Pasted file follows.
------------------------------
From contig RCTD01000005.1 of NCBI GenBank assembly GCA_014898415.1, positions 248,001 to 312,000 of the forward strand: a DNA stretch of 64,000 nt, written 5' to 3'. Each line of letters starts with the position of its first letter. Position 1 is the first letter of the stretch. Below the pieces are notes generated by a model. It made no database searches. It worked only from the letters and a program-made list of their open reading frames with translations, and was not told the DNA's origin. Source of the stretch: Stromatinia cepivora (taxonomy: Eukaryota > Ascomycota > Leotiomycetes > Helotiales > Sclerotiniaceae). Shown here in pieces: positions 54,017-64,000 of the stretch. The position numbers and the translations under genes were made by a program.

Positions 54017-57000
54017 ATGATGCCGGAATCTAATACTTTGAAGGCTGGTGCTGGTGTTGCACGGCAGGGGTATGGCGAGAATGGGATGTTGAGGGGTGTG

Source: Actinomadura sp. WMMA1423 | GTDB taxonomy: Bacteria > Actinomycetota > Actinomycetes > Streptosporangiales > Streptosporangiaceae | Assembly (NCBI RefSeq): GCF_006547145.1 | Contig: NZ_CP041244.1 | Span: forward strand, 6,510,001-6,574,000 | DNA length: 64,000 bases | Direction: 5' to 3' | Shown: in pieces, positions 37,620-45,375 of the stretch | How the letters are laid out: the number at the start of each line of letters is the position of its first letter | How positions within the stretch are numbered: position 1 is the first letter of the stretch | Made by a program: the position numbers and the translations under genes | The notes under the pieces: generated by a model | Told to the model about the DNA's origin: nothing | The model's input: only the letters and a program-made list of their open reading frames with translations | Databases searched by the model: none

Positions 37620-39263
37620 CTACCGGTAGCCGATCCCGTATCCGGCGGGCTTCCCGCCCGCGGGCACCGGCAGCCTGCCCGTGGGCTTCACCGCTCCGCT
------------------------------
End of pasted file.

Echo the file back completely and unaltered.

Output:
From contig RCTD01000005.1 of NCBI GenBank assembly GCA_014898415.1, positions 248,001 to 312,000 of the forward strand: a DNA stretch of 64,000 nt, written 5' to 3'. Each line of letters starts with the position of its first letter. Position 1 is the first letter of the stretch. Below the pieces are notes generated by a model. It made no database searches. It worked only from the letters and a program-made list of their open reading frames with translations, and was not told the DNA's origin. Source of the stretch: Stromatinia cepivora (taxonomy: Eukaryota > Ascomycota > Leotiomycetes > Helotiales > Sclerotiniaceae). Shown here in pieces: positions 54,017-64,000 of the stretch. The position numbers and the translations under genes were made by a program.

Positions 54017-57000
54017 ATGATGCCGGAATCTAATACTTTGAAGGCTGGTGCTGGTGTTGCACGGCAGGGGTATGGCGAGAATGGGATGTTGAGGGGTGTG

Source: Actinomadura sp. WMMA1423 | GTDB taxonomy: Bacteria > Actinomycetota > Actinomycetes > Streptosporangiales > Streptosporangiaceae | Assembly (NCBI RefSeq): GCF_006547145.1 | Contig: NZ_CP041244.1 | Span: forward strand, 6,510,001-6,574,000 | DNA length: 64,000 bases | Direction: 5' to 3' | Shown: in pieces, positions 37,620-45,375 of the stretch | How the letters are laid out: the number at the start of each line of letters is the position of its first letter | How positions within the stretch are numbered: position 1 is the first letter of the stretch | Made by a program: the position numbers and the translations under genes | The notes under the pieces: generated by a model | Told to the model about the DNA's origin: nothing | The model's input: only the letters and a program-made list of their open reading frames with translations | Databases searched by the model: none

Positions 37620-39263
37620 CTACCGGTAGCCGATCCCGTATCCGGCGGGCTTCCCGCCCGCGGGCACCGGCAGCCTGCCCGTGGGCTTCACCGCTCCGCT